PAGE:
It's All Trew: A handy tool that helped farmers seed blanks and skips in his fields.
Few will argue the most important of all the processes used in producing a harvest is the planting of seed. Seed planted at the proper depth and spaced the proper distance apart assures the farmer of a good start towards a profitable harvest.
Native Americans and early settlers often used pointed sticks pushed into the soil to provide entry. Seeds were then dropped into the hole, a foot pushed dirt over the seed and pressed the covering soil downward before moving to the next location.
This process was primitive, slow and tiresome, limiting the area that could be planted in a day. Eventually, horse-drawn planters and seeders were invented, allowing larger areas to be planted in a shorter time with less labor.
However, plowing, planting and cultivation equipment of the time was crude, and often did not operate as intended. Add human error or inattention to the process, as well as weather variables, and the resulting stand of new plants often had blank spaces and skips down the rows. Total replanting was not required, but a need arose for a single, hand-operated planting device.
Inventors immediately responded with new tools variously called hand planters, garden planters or skip-row planters. Farmers made the original models, using wood. By the mid-1870s, hundreds of patents for such planters had been issued and many were being manufactured and sold.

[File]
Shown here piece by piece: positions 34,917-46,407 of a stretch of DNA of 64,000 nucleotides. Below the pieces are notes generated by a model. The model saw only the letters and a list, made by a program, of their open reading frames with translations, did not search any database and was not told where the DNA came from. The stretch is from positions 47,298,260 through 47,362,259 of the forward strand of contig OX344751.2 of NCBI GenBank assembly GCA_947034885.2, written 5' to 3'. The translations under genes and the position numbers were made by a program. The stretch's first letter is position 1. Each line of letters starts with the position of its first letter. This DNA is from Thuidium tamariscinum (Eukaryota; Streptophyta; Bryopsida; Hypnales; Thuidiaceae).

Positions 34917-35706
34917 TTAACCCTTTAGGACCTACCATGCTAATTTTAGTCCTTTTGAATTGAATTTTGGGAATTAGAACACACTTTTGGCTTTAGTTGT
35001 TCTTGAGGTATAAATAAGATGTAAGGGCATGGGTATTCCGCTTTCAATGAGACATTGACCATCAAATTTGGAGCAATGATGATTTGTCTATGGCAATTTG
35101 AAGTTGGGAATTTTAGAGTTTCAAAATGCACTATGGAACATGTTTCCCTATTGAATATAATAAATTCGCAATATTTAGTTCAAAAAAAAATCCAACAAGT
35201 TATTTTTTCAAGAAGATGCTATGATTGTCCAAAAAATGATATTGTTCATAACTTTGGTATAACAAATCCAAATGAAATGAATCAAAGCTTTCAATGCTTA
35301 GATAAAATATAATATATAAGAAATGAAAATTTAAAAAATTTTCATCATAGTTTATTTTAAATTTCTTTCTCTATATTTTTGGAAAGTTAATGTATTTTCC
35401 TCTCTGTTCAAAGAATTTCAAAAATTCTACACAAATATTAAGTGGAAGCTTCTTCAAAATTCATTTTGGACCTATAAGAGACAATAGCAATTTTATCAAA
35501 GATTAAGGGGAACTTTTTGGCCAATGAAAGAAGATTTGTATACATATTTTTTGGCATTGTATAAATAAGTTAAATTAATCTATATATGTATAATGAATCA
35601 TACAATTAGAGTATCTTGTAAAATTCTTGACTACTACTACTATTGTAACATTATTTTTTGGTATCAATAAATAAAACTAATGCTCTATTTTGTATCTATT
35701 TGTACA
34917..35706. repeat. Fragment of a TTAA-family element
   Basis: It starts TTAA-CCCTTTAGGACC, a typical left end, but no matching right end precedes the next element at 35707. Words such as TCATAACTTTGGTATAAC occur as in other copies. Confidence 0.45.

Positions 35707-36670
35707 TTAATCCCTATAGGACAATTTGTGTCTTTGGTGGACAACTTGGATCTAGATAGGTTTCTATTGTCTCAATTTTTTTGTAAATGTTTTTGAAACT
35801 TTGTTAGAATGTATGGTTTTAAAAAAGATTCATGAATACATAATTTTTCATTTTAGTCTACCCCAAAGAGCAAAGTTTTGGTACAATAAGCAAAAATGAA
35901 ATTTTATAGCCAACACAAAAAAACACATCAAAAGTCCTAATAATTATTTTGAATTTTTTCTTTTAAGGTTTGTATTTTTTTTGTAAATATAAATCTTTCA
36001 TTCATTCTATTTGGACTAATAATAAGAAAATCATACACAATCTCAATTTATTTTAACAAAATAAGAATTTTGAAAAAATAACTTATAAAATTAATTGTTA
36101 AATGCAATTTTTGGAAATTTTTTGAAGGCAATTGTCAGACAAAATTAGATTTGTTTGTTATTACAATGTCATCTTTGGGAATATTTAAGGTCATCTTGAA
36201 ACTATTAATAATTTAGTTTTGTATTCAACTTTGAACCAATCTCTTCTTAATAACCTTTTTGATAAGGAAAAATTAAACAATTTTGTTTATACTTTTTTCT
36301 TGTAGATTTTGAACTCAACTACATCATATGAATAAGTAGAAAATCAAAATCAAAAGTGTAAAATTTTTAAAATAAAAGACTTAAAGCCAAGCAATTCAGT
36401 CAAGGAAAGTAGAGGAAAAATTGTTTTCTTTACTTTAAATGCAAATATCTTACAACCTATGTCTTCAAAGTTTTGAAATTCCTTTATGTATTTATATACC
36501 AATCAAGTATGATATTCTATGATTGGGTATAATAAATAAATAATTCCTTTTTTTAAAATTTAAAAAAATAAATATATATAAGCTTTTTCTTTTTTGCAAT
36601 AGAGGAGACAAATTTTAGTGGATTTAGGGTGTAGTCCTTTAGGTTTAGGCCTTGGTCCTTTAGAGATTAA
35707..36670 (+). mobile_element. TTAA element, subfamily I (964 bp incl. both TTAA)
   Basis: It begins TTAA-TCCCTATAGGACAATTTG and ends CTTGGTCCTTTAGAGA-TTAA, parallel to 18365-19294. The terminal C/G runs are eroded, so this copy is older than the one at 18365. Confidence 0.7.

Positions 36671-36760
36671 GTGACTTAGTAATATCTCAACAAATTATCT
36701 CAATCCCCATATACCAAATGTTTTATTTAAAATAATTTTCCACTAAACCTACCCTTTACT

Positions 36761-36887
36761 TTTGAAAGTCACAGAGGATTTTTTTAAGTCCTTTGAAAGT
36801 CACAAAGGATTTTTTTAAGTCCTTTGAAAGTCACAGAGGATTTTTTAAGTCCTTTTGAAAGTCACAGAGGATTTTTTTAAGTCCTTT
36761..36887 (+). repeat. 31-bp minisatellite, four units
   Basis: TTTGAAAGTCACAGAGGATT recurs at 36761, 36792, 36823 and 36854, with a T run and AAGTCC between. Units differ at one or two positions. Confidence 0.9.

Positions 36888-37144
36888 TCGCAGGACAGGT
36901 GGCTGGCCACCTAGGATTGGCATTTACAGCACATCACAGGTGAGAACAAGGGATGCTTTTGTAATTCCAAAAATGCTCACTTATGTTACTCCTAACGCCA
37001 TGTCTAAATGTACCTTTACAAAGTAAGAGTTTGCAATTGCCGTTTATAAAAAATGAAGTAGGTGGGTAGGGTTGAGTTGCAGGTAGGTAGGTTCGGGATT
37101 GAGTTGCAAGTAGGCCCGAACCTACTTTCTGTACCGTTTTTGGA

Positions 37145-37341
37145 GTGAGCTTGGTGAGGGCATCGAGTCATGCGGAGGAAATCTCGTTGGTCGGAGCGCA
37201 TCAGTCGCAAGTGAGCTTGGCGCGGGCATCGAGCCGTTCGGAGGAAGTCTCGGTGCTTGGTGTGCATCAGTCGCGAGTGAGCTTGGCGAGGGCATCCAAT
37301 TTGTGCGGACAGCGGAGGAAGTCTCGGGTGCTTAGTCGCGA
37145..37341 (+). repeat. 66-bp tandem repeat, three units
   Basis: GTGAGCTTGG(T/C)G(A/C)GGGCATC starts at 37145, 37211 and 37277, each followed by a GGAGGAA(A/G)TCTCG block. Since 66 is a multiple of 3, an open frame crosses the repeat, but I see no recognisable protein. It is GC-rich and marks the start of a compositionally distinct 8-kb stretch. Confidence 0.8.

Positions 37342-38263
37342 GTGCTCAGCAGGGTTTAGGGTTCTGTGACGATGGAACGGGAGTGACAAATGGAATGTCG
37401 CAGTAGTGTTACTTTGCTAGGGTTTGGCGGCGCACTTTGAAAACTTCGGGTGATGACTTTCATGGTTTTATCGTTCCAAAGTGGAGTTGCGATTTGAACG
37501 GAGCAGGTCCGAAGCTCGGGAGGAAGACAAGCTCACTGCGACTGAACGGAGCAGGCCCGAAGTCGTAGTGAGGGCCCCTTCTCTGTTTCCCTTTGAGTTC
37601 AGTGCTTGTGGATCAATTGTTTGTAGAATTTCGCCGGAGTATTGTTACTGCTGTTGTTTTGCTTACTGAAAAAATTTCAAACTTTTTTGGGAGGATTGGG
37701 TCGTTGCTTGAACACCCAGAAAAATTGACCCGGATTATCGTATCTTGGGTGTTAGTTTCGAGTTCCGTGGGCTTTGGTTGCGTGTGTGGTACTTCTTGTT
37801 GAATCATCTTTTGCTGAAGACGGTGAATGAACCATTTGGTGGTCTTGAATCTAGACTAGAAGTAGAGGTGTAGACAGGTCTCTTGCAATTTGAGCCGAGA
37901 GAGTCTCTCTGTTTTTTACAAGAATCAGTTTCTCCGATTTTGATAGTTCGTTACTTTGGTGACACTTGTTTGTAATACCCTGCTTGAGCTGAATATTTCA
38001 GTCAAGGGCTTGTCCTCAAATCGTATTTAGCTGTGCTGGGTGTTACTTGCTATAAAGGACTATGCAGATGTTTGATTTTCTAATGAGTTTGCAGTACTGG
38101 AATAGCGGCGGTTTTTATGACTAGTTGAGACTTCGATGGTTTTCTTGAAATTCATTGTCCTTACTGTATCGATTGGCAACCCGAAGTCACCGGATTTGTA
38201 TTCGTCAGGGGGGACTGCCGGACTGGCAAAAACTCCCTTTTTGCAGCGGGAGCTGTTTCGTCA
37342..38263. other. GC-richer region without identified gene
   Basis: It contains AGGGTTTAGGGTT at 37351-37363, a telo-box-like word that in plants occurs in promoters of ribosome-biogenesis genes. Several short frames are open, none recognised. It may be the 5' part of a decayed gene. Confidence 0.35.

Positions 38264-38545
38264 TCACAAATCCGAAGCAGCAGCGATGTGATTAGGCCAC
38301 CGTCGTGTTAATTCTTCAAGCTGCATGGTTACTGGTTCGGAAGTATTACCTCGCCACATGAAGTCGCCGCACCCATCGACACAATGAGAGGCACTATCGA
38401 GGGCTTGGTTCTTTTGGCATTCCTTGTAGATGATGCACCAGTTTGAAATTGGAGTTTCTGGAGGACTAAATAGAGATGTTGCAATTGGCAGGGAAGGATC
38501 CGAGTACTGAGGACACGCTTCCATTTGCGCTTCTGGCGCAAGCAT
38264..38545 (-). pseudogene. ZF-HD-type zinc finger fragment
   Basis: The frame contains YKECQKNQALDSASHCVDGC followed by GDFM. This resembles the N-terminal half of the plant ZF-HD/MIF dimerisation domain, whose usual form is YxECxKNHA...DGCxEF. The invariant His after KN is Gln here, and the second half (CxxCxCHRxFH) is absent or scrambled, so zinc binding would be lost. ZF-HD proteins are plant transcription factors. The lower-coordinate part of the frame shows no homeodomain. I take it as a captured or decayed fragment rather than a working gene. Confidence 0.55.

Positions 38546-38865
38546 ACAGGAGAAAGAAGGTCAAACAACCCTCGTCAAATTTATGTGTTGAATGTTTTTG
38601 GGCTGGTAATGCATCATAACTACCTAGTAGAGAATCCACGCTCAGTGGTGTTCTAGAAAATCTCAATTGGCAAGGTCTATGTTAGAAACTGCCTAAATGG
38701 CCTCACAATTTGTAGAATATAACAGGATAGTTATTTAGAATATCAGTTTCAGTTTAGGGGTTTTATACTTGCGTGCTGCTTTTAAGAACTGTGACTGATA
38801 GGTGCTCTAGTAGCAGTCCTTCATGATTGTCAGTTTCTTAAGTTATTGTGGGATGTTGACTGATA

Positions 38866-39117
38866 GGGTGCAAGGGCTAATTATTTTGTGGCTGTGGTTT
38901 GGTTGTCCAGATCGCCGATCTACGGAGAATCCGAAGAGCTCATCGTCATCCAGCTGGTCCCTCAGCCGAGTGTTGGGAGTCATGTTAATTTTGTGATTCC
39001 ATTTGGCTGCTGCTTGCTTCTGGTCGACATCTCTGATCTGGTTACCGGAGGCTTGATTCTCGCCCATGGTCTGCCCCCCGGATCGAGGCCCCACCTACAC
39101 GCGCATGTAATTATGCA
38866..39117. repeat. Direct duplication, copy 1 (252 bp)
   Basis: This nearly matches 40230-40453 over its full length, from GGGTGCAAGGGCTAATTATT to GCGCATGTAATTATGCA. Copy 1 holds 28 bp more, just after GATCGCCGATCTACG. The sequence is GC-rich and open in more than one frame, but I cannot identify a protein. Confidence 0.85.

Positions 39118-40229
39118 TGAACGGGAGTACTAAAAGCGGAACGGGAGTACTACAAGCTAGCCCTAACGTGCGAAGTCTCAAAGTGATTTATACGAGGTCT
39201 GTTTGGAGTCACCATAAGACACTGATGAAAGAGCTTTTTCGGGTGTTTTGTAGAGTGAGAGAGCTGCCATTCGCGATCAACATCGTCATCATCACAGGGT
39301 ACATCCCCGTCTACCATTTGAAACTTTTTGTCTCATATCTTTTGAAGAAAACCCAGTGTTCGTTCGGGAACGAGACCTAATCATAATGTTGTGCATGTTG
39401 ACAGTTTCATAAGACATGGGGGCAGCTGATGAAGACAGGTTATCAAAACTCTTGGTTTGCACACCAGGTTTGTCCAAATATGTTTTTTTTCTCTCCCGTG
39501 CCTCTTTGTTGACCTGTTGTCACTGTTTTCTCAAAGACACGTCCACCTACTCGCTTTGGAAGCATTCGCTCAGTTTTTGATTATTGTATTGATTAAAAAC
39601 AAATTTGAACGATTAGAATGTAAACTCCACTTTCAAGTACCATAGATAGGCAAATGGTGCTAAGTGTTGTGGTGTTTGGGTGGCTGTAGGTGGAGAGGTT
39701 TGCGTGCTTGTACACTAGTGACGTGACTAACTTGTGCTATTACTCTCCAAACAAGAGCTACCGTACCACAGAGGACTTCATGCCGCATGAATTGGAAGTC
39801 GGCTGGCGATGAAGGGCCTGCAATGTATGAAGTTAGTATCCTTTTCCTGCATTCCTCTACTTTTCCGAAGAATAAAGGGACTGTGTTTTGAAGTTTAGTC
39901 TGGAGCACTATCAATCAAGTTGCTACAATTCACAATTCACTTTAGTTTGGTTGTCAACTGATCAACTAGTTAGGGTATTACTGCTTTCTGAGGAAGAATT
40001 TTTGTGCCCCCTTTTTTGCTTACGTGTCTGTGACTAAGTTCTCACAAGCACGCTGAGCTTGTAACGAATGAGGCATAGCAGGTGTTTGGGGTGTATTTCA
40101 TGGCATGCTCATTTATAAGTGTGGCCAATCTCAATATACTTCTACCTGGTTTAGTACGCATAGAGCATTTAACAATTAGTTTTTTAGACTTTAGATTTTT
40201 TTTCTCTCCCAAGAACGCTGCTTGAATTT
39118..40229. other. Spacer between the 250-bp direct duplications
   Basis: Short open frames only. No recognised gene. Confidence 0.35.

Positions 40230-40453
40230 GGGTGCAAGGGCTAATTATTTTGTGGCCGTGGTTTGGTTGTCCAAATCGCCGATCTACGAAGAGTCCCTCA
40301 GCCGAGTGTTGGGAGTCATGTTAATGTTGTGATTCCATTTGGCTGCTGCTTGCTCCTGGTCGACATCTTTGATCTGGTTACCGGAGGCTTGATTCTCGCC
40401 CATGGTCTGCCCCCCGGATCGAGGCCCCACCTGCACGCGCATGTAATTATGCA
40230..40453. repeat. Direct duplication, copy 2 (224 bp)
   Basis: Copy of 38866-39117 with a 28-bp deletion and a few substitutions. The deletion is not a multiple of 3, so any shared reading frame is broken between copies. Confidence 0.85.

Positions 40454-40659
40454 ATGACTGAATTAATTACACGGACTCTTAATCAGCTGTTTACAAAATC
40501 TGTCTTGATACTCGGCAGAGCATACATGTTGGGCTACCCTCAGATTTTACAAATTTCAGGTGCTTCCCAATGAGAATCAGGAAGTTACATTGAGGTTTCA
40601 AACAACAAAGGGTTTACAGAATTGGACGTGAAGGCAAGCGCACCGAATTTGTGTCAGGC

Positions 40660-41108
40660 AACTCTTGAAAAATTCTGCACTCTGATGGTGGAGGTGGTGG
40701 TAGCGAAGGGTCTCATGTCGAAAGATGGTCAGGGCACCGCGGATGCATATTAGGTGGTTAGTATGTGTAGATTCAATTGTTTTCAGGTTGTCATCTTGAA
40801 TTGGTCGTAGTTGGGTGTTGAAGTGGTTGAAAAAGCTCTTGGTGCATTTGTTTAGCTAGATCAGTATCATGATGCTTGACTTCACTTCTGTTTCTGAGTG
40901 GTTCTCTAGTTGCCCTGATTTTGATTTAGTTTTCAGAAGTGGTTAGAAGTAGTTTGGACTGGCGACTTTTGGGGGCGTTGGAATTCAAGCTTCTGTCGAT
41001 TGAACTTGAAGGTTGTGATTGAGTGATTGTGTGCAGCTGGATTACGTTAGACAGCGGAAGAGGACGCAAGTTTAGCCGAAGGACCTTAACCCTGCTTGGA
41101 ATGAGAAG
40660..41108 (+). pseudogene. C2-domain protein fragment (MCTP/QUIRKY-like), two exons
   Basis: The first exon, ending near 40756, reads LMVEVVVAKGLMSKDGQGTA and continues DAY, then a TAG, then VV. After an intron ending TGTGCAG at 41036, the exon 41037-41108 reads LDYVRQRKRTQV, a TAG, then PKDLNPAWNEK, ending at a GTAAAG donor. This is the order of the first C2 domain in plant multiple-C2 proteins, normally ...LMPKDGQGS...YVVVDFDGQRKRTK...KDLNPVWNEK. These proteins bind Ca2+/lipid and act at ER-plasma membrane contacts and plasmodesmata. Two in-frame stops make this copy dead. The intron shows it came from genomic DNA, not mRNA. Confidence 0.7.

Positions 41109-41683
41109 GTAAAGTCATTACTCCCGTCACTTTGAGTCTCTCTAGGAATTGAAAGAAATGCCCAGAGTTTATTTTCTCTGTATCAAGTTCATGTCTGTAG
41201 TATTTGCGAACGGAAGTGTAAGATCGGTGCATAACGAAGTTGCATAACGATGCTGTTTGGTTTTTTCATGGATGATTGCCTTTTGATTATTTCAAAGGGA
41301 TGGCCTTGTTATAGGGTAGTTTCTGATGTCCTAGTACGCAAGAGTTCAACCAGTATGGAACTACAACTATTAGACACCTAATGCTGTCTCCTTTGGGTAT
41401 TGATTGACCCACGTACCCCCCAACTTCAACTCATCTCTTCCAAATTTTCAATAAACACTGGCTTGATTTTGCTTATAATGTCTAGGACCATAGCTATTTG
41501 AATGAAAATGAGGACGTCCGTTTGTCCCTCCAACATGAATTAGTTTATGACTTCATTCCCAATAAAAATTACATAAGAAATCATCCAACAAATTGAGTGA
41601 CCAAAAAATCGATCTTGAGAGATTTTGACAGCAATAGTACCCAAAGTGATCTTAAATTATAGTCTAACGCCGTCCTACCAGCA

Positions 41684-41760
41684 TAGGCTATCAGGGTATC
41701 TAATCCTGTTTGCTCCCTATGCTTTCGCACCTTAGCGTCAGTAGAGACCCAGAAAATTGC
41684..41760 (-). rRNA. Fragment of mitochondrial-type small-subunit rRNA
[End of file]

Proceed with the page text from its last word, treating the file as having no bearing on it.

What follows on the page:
Each of the models was designed with an end to be pushed into loose soil to provide a hole. A mechanism was then actuated to drop seeds into the depression. Finally, the operator merely stepped on the spot on the way to the next skipped space.
Using hand planters, skips in rows of field crops could be easily and economically replanted. Some model of planters added planter-plate-mechanisms to fit seeds in other sizes and were designed to plant gardens. Field-raised garden-type crops like watermelon were easily planted in any conformation with the ever-handy skip-row planter. Even the ladies could plant at will and without strain.
Collectors love these unique farm tools, as they can still be found at farm auctions and requires little space for display. This writer's hand planter collection of some 30 pieces can be viewed at the McLean/Alanreed Area Museum, McLean, Texas. FC
Delbert Trew is a freelance writer, retired rancher and supervisor of the Devil's Rope Museum in McLean, Texas. Contact him at Trew Ranch, Box A, Alanreed, TX 79002; (806) 779-3164; email: trewblue@centra media.net